Thursday, January 28, 2010

Huppenthal shows arrogance by drilling holes in high school wall.

Last week state Republicans held their meeting at Saguaro High School in Scottsdale.

Senator John Huppenthal, who is running for Superintendent of Schools, decided to hang a banner. Instead of finding out if there was anyone who could help him hang it, he went to work himself, got an electric drill and drilled several holes in the wall for him to hang his banner on.

It's not that he caused much damage; the school administration has said the holes did not affect the building (though what else could they say since he holds their budget in his hands?) and the state Republican Party has offered to pay whatever repair costs there are. Rather it's about his mind set.

Public buildings are owned by all of us. Apparently he feels, as a state legislator that he has the right to damage them for his own purposes. I mean, if I were to visit your home as a guest and take out a power drill and drill holes in your wall, wouldn't you feel a little miffed? What if I pulled out a drill and drilled holes in your local school, police station or other public building? Certainly this would be vandalism, and if I did it I imagine I'd be cited for at least a misdemeanor.

At the very least, don't you think he should have asked permission, or even asked if there was already something there he could use to hang his banner on? Any normal person would, but apparently John Huppenthal believes that he is an unusually privileged person who doesn't have to live by the same rules that he so nonchalantly makes for other people to follow, to say nothing of common decency.

It's the same kind of mindset that Tom DeLay had some years back when he lit up a cigar in a non-smoking building, and when he was told he couldn't smoke there by order of the Federal Government, responded "I am the Federal Government." Apparenly Senator Huppenthal has forgotten that he serves in office at the invitation of the voters, and he no more owns public property than you or I do.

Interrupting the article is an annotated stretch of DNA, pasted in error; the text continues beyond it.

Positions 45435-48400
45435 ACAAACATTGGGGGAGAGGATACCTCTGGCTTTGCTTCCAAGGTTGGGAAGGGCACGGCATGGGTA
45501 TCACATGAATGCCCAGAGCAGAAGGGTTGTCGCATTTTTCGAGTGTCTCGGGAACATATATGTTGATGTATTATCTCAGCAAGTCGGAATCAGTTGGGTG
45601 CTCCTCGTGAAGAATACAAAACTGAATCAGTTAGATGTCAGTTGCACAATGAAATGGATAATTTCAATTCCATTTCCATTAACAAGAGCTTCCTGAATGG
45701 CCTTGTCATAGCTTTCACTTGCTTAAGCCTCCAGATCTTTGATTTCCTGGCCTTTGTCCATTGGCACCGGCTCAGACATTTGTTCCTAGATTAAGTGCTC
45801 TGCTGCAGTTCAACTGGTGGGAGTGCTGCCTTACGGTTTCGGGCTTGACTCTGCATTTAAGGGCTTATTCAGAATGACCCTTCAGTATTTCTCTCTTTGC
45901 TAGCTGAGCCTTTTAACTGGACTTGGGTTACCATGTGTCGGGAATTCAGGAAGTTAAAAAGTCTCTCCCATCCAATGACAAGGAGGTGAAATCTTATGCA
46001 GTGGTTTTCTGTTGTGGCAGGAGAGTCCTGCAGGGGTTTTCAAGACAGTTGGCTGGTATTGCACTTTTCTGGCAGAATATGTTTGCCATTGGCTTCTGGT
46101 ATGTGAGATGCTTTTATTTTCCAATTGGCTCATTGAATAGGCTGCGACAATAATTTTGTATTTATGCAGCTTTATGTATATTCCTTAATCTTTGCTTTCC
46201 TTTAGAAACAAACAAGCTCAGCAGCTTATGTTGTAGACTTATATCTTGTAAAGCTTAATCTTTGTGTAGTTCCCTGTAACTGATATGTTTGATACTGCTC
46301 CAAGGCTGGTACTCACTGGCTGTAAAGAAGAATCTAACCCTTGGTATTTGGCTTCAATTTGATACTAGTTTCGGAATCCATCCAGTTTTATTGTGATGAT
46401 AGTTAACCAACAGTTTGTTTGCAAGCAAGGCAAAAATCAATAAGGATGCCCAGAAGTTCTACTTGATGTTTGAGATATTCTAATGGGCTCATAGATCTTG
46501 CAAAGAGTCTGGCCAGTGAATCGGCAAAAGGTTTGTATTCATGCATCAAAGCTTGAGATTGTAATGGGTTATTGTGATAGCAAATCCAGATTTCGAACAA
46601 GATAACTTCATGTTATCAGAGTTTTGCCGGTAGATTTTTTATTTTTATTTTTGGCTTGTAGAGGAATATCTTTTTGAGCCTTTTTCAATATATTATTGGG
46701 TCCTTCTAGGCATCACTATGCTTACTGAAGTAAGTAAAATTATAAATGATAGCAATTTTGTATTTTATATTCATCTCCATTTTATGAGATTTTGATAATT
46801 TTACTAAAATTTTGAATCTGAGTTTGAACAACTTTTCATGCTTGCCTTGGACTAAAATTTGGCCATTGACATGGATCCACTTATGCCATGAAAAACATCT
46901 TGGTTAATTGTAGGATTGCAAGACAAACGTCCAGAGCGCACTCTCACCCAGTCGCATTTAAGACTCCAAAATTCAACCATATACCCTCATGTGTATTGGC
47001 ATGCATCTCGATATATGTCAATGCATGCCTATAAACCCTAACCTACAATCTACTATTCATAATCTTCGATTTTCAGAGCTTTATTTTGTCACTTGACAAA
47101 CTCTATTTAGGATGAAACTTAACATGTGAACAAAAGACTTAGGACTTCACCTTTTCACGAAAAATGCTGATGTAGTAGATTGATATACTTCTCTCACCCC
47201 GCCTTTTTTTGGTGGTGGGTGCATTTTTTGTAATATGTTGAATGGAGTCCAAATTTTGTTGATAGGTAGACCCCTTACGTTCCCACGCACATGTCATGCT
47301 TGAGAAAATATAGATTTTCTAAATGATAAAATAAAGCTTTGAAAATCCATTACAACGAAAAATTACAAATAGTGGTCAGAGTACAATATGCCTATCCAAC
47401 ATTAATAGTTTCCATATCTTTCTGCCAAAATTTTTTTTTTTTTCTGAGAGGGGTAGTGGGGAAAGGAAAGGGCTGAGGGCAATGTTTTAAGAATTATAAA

Jamie LaJolla said...

It makes a great metaphor though. If that idiot becomes Superintendent of Education he will certainly destroy the schools, apparently he wants to get an early start on that.

Pink Floyd said...

All in All, it's just another Hole in the Wall.

jacsuza said...

Sigh. While you and I still don't agree very often politically, I just read this guy's website and shudder to think what will happen if he gets Horne's job.

"End social promotion by directing parents towards the most academically productive schools, particularly those doing the most effective jobs in teaching reading and math skills at the k-3 level."

We're busting our butts at my school teaching reading and math skills at my school, but we're probably not one of the "most academically productive schools" since we're a south-side school with a poor, highly-transient, non-English speaking and LARGE population. (At time we have probably been THE largest elementary school in AZ, clocking in at over 900 kids). And he wants to compare us to a school like Fruchtendler, which is in the well-to-do part of town, small, well-educated parents, etc., etc.